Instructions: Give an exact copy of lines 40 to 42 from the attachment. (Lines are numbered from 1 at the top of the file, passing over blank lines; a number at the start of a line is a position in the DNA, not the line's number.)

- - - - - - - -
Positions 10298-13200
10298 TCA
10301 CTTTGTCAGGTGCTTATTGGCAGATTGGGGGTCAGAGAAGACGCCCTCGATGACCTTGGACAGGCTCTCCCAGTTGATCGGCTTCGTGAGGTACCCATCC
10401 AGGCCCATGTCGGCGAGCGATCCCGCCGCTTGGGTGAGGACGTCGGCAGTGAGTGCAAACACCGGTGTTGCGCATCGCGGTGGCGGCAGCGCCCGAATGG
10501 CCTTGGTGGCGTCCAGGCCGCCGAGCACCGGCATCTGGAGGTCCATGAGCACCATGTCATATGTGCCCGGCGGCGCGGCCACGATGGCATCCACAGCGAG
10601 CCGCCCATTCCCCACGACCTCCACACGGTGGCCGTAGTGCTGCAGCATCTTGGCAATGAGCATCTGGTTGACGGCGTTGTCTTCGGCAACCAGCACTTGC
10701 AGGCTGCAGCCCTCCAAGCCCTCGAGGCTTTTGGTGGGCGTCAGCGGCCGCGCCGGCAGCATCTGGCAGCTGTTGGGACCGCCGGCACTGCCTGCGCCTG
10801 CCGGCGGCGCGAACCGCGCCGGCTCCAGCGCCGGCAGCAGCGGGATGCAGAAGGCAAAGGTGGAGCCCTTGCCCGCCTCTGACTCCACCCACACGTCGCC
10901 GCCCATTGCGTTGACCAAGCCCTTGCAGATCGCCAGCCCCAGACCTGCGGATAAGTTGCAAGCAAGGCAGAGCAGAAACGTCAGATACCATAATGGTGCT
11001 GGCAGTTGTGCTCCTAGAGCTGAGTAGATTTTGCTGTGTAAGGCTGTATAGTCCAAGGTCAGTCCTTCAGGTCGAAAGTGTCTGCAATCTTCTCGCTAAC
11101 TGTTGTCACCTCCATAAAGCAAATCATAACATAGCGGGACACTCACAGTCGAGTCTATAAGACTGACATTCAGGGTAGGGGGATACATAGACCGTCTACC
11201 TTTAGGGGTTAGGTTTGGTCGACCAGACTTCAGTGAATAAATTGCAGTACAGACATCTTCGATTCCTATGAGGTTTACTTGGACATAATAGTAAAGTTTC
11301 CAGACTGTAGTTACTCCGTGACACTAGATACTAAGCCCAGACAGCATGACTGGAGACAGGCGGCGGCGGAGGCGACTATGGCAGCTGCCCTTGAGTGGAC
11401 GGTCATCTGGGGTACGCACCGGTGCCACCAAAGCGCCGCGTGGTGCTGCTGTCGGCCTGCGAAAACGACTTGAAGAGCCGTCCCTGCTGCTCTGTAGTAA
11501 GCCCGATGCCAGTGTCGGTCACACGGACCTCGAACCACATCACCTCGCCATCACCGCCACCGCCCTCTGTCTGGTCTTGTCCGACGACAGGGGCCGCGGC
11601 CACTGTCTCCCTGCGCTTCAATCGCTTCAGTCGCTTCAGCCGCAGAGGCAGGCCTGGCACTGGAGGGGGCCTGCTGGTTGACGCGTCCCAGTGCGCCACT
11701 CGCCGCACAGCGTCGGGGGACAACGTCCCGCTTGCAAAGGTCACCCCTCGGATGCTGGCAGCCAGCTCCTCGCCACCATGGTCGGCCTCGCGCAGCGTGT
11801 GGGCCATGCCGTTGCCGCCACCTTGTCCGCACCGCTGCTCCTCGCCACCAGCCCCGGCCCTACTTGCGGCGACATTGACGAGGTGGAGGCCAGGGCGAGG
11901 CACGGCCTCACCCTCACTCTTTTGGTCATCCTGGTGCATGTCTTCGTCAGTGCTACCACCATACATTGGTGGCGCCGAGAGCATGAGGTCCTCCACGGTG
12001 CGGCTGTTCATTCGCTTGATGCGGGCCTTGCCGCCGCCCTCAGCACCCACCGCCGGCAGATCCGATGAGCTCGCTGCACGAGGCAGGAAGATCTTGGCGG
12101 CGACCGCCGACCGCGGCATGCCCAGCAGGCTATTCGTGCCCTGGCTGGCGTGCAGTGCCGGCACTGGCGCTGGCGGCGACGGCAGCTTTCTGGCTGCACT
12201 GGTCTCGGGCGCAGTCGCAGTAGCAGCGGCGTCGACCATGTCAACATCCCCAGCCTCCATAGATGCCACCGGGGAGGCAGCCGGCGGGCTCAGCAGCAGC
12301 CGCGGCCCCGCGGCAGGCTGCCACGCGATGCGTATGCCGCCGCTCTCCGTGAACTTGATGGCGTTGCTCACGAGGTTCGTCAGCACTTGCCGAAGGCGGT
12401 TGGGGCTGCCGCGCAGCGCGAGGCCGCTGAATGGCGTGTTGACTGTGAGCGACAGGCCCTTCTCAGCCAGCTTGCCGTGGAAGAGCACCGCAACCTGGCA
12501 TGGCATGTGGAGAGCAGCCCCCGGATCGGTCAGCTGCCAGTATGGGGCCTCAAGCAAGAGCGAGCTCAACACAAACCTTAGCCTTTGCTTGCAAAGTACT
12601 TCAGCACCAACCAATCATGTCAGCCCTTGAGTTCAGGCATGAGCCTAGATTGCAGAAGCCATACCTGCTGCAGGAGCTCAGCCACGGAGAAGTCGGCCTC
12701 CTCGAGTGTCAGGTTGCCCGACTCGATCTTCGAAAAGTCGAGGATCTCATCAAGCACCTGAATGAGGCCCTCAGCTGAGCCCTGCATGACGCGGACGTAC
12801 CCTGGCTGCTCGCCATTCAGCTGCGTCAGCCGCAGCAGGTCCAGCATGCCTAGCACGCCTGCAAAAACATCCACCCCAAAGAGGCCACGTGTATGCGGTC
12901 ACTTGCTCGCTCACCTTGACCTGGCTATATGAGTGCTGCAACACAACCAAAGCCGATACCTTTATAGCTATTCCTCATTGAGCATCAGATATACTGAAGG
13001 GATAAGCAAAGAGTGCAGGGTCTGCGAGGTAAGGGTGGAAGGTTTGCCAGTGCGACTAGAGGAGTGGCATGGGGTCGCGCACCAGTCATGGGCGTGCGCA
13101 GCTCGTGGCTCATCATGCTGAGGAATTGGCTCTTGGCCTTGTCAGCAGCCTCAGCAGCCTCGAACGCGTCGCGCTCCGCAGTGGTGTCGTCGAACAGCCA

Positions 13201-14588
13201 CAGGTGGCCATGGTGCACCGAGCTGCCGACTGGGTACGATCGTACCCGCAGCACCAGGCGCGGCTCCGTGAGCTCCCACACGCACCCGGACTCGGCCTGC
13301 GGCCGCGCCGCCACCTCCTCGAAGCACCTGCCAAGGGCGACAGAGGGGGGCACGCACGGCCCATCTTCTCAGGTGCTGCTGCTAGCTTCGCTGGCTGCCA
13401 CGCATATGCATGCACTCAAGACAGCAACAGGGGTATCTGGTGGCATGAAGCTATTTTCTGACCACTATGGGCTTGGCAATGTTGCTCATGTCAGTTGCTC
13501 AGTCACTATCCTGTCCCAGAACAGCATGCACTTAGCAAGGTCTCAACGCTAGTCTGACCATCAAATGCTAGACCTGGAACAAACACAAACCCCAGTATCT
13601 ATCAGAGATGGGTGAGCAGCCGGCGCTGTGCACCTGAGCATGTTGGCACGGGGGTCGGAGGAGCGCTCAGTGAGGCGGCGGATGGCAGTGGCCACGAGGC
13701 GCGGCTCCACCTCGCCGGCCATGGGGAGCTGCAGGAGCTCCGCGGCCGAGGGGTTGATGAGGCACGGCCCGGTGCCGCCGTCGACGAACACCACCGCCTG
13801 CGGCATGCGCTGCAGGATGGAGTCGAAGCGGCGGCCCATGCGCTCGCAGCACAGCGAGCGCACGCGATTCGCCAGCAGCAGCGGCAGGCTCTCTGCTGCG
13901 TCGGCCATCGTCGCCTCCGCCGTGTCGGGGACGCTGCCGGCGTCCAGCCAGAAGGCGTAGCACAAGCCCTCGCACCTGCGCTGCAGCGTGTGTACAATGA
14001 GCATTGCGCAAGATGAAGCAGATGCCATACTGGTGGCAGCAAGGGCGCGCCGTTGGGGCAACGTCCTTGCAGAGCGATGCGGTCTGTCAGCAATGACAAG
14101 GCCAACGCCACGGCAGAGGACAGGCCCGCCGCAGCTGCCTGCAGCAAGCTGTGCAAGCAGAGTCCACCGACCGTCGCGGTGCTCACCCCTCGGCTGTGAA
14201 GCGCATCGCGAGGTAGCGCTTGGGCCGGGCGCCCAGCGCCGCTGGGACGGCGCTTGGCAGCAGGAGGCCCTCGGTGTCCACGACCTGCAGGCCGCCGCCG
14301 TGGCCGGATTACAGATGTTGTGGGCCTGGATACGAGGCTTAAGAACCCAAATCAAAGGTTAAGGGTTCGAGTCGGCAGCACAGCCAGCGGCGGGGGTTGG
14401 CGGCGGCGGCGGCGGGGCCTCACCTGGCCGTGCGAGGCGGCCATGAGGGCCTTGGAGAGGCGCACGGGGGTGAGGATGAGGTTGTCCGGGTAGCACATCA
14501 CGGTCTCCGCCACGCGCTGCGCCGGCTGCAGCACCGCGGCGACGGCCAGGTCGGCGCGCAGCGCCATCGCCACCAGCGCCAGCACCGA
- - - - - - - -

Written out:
13901 TCGGCCATCGTCGCCTCCGCCGTGTCGGGGACGCTGCCGGCGTCCAGCCAGAAGGCGTAGCACAAGCCCTCGCACCTGCGCTGCAGCGTGTGTACAATGA
14001 GCATTGCGCAAGATGAAGCAGATGCCATACTGGTGGCAGCAAGGGCGCGCCGTTGGGGCAACGTCCTTGCAGAGCGATGCGGTCTGTCAGCAATGACAAG
14101 GCCAACGCCACGGCAGAGGACAGGCCCGCCGCAGCTGCCTGCAGCAAGCTGTGCAAGCAGAGTCCACCGACCGTCGCGGTGCTCACCCCTCGGCTGTGAA